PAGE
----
Special education teachers strive to provide the best help to their students, making efforts to polish their academic as well as social skills. They don’t even shy away from walking the extra mile to provide them with compassion, care, and comfort. In this process, they also need to make time for themselves to do creative things they love and enjoy.

Activities like hiking, walking, playing with pets, painting, listening to music, trekking, and learning a new language or skill boost endorphins, the natural stress buster, and the body’s happy hormone. In addition, they can consider reading a book, shopping, watching a movie or a comedy show, etc., in their free time. 

While performing well in your job brings positive emotion and meaningfulness, engaging in activities you love and enjoy will enhance satisfaction and happiness. 

4. Don’t take work home

It is common for special educators to arrive early to review their lesson plan and stay late due to closing day meetings, grading worksheets, filling out planners, and completing corrections. If that weren’t enough on its own, many teachers bring work at home when it can’t be managed during school hours. 

Bringing work home can cause a lot of challenges for special education teachers. It prevents them from spending time with their family or kids or fulfilling personal responsibilities. 

While work is important, keeping a distance between work and family responsibilities is crucial, too. Special educators should refrain from bringing work home; after returning from school, all their time should be for themselves and their families. 

5. Incorporate mindfulness into your routine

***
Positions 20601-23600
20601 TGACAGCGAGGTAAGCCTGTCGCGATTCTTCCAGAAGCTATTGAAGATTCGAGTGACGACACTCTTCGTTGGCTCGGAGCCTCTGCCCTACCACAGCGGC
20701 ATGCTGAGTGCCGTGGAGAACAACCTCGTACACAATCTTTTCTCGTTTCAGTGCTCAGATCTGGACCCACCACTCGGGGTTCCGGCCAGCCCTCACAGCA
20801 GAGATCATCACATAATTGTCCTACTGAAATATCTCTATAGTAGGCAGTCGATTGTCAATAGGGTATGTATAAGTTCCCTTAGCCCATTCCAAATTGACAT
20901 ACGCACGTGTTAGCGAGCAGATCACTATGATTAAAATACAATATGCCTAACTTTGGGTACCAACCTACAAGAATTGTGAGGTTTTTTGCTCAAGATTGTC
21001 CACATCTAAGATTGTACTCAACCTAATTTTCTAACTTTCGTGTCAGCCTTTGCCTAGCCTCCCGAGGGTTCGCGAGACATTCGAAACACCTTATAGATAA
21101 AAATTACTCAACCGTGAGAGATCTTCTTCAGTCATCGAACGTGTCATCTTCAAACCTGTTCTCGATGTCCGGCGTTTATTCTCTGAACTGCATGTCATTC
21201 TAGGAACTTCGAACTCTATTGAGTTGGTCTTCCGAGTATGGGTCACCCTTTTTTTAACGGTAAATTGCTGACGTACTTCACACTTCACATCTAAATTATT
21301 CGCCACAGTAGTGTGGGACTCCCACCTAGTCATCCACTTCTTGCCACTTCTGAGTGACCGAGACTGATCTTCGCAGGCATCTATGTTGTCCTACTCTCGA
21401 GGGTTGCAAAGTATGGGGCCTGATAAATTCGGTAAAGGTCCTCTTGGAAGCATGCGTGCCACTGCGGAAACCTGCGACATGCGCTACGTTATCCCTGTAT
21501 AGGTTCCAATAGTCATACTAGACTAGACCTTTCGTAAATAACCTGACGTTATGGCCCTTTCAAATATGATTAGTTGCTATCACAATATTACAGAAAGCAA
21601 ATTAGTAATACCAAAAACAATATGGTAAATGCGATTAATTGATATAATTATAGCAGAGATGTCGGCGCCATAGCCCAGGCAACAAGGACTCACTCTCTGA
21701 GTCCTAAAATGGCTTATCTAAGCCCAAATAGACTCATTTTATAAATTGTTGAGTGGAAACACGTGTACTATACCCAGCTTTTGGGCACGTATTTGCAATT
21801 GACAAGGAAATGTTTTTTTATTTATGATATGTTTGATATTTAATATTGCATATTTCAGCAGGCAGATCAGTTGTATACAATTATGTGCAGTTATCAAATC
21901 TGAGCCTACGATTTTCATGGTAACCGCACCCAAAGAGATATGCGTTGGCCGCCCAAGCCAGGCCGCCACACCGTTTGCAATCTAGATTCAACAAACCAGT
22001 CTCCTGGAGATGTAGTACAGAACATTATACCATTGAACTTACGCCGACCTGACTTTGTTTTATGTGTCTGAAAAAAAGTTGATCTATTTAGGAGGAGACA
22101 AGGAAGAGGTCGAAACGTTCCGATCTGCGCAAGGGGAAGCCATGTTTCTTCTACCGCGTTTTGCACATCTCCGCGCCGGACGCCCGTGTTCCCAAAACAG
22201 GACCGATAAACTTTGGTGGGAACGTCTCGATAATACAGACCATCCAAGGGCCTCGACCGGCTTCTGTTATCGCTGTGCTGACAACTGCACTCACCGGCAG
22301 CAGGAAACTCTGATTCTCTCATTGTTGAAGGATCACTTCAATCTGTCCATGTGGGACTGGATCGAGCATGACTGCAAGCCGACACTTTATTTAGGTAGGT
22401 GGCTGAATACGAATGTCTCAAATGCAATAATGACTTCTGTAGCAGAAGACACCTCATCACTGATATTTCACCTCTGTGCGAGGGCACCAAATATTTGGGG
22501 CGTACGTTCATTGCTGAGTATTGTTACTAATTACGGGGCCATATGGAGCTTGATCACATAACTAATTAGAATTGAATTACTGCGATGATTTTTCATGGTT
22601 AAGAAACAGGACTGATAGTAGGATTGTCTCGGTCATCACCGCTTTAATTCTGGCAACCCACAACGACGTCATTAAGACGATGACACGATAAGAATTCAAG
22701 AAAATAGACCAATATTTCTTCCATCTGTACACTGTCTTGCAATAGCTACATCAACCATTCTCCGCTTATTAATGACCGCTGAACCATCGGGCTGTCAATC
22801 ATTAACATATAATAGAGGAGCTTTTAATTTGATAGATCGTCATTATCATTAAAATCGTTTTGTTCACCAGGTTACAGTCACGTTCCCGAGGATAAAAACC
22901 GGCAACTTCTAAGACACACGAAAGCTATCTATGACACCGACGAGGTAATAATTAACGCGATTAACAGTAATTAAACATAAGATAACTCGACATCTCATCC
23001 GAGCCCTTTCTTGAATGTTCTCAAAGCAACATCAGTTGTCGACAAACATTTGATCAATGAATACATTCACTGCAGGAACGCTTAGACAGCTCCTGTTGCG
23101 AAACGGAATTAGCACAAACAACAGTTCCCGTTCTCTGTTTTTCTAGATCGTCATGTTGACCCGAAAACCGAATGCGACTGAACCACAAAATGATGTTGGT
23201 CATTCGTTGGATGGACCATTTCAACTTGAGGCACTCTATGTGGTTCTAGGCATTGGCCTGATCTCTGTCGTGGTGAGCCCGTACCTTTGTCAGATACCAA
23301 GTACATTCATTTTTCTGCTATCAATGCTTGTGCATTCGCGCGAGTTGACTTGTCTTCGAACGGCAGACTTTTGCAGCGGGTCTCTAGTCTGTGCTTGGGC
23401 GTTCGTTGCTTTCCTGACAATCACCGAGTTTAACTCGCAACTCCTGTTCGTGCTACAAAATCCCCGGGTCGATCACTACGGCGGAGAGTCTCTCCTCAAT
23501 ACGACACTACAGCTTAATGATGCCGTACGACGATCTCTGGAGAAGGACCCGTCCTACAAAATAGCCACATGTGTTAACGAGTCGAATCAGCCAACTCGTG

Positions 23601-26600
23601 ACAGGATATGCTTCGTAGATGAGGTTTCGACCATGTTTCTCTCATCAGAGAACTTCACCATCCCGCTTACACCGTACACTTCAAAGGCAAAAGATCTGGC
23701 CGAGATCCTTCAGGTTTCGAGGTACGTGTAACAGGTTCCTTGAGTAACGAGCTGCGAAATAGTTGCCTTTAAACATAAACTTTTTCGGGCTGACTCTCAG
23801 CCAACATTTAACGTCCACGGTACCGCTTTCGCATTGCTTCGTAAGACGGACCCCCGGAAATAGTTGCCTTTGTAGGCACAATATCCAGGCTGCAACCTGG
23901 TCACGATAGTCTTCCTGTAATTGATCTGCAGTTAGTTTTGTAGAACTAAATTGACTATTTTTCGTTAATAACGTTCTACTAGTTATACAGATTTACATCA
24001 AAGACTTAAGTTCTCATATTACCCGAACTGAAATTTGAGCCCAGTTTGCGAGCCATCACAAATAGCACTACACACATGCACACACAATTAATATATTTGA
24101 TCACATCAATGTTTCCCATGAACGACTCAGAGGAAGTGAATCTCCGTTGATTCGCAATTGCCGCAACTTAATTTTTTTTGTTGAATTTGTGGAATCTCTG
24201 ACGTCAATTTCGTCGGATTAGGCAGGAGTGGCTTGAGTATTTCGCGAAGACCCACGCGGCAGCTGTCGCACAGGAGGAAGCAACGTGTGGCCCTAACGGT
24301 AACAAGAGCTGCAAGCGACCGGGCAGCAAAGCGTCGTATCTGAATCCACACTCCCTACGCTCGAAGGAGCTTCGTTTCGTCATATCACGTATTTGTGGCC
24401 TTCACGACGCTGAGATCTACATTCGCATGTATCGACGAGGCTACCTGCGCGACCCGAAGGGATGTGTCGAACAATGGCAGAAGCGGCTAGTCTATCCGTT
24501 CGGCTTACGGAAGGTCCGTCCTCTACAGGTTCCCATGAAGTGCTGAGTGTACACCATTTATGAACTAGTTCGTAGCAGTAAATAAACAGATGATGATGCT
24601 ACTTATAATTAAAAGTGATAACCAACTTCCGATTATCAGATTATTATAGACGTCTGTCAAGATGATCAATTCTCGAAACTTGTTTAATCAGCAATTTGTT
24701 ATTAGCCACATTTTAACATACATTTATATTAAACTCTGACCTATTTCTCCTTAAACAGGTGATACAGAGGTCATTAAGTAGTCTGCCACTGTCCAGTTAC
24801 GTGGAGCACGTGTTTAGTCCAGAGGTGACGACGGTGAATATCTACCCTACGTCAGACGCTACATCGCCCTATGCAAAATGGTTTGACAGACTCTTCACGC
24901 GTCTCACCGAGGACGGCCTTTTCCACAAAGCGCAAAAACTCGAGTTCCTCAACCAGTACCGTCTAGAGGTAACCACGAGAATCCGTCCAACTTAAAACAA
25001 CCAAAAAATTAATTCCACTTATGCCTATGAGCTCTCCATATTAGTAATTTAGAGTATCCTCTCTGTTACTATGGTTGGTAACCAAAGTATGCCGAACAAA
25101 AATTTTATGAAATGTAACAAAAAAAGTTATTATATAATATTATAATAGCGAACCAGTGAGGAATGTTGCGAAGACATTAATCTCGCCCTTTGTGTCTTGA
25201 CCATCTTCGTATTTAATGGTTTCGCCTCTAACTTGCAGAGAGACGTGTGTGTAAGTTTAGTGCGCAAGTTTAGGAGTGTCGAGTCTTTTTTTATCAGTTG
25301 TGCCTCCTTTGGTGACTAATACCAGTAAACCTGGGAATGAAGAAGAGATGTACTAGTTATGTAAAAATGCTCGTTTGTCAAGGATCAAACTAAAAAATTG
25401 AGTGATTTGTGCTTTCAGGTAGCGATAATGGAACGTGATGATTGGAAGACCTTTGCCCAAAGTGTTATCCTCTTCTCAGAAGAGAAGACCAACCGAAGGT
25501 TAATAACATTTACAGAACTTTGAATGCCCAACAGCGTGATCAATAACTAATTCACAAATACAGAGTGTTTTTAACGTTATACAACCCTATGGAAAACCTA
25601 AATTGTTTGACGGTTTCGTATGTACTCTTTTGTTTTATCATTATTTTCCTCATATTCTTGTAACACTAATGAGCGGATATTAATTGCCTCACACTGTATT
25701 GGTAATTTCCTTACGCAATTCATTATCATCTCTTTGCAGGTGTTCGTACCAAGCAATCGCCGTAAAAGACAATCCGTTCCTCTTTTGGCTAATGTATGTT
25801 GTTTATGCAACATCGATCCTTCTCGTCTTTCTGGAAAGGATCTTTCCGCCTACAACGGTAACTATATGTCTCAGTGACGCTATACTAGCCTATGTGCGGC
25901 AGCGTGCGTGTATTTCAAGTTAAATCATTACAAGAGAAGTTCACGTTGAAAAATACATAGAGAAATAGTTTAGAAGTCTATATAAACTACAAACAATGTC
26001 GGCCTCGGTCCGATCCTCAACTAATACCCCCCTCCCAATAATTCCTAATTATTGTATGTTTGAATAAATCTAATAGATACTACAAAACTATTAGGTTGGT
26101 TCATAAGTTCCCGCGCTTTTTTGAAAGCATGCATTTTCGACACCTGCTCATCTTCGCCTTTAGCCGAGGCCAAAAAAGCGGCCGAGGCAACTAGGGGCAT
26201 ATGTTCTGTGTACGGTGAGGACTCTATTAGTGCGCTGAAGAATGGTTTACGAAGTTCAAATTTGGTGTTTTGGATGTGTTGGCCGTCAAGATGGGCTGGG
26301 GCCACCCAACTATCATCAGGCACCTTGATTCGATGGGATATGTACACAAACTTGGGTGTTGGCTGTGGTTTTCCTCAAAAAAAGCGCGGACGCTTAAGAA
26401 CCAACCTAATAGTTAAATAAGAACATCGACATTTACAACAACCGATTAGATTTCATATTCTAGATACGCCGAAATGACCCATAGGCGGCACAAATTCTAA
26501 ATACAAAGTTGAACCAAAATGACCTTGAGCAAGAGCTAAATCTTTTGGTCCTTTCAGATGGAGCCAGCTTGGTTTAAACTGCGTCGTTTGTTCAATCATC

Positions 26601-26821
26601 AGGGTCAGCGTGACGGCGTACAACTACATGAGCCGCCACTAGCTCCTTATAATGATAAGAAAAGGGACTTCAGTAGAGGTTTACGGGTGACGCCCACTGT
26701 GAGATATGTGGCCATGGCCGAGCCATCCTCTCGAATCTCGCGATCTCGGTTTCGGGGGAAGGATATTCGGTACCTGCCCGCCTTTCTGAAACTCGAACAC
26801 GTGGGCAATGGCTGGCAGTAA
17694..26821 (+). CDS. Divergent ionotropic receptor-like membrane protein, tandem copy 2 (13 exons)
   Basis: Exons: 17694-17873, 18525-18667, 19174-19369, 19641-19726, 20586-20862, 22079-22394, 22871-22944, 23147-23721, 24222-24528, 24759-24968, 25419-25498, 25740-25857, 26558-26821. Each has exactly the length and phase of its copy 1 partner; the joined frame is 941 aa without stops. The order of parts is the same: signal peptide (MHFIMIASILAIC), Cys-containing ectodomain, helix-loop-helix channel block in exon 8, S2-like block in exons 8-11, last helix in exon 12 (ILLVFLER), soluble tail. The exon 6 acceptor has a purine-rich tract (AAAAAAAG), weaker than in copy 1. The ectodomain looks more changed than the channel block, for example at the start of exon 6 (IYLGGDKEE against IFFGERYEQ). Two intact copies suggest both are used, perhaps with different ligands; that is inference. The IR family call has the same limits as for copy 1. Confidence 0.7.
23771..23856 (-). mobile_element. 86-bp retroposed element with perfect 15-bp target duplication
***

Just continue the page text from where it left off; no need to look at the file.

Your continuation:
As a special educator, you have multiple roles and responsibilities; however, it is crucial to step back, take a break from your work, and simply relax. 

The best way to relax and release all the stress is by engaging in mindfulness and becoming aware of the present moment. 

During mindfulness, you can observe your thoughts and recognize them without any judgment. The primary goal of mindfulness is understanding and acknowledging emotions and letting go of negativities. That’s why mindfulness can effectively calm you, reconnect you with your purpose, and help you understand and eliminate mental blocks by finding solutions. 

You can engage in mindfulness daily, allocating a few minutes to quieten the mind. By increasing your awareness of the present moment, mindfulness will not only reduce stress but will also allow you to appreciate the good things in life. 

6. Seek support when needed

A special education teacher’s work can be overwhelming, resulting in burnout. To avoid this problem, you should lean on others, including your family and work friends, for support.

At school, you can let other team members know about your mental, emotional, and work-related issues, which can make even mundane tasks challenging. For instance, you can seek help designing a creative assignment or understanding the use and application of a new technology. 

Asking for help from team players ensures you are willing to work together and are an avid learner. At the same time, look for signs of burnout and stress in other colleagues and reach out to help them.

The Bottom Line

The job of a special educator is highly demanding, making it challenging to care for themselves. However, considering the stress and fatigue caused by their workload, self-care for them is not an option but a necessity. Some ways they can care for themselves are mentioned above. Following them will enable them to stay mentally and physically fit and perform their job to the best of their abilities.